26 January-Smallpox

Edward Jenner was a native of England. He was a doctor who introduced the vaccine for smallpox. It was the first vaccine in the world but it was several decades before its full benefits were realised. Jenner is said to have “saved more lives than the work of any other human”.

Edward Anthony Jenner was born in Berkeley, Gloucestershire on May 17th 1749. He was apprenticed to a surgeon at the age of 14. He later trained in St George’s Hospital, London. Having completed his training he returned to work as a doctor his hometown of Berkeley.

Smallpox was one of the biggest killers at the time. Jenner noted that milkmaids caught cowpox but never contracted smallpox. In 1796 he took a sample of pus from a cowpox pustule on a milkmaid called Sarah Nelmes. He inserted the sample into a cut on the arm of an eight year old boy named James Phipps. When Phipps was later exposed to smallpox he was found to be immune.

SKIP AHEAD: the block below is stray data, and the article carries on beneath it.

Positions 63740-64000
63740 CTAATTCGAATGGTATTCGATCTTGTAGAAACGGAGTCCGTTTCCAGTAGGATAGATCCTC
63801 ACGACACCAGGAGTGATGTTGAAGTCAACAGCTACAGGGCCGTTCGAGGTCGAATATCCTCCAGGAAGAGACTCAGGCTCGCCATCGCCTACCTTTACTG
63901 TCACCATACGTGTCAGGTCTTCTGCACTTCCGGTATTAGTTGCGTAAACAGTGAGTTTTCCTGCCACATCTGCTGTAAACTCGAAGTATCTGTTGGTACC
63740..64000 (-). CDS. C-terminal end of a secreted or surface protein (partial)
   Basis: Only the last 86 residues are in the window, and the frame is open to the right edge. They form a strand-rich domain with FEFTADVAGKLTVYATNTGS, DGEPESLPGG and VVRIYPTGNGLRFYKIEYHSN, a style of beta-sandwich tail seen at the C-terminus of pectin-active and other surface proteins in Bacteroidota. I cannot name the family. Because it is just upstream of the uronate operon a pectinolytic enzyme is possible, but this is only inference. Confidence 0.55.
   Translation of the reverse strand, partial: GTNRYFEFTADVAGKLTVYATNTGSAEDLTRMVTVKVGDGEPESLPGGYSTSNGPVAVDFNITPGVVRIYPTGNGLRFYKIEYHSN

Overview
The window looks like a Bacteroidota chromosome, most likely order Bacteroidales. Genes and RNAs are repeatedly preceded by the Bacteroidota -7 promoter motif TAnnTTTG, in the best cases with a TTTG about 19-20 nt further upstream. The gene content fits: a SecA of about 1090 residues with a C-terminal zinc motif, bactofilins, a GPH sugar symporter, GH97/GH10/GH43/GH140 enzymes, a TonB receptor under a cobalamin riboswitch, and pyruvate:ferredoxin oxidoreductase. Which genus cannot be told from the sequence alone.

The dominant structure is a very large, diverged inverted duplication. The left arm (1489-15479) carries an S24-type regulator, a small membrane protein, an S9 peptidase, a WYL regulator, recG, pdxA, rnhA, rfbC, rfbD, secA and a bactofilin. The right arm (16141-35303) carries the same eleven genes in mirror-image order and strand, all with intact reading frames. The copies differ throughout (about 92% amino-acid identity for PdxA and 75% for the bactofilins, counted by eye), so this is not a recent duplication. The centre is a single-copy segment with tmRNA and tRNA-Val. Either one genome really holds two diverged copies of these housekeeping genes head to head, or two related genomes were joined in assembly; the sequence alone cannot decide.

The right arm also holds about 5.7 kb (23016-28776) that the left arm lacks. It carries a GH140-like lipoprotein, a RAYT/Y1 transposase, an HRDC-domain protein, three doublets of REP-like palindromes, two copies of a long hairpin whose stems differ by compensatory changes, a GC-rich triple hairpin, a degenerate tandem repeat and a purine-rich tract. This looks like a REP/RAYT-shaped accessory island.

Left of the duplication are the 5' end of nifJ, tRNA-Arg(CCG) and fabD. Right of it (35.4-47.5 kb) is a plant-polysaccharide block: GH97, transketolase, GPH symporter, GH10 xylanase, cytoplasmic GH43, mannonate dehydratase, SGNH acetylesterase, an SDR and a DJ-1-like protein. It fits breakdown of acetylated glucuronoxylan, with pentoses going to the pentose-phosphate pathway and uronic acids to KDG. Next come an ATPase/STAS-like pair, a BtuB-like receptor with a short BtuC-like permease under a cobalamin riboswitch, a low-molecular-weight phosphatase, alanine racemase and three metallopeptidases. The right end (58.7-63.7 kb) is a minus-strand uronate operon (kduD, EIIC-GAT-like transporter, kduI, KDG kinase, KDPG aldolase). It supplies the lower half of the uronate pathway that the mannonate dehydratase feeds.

Jenner was ridiculed at first but the success of his experiment became widely known. Vaccination became widespread. Jenner worked to improve the vaccine. He also carried out research in other areas of science. Smallpox vaccination was made compulsory in England in 1853. The World Health Organisation declared that smallpox was an eradicated disease in 1979.

Edward Jenner, the doctor who introduced the vaccine for smallpox and who is said to have “saved more lives than the work of any other human”, died aged 73 in the year 1823 On This Day.

Smallpox blisters on arm (NCP 10520), National Museum of Health and Medicine

Jenner’s House, Berkeley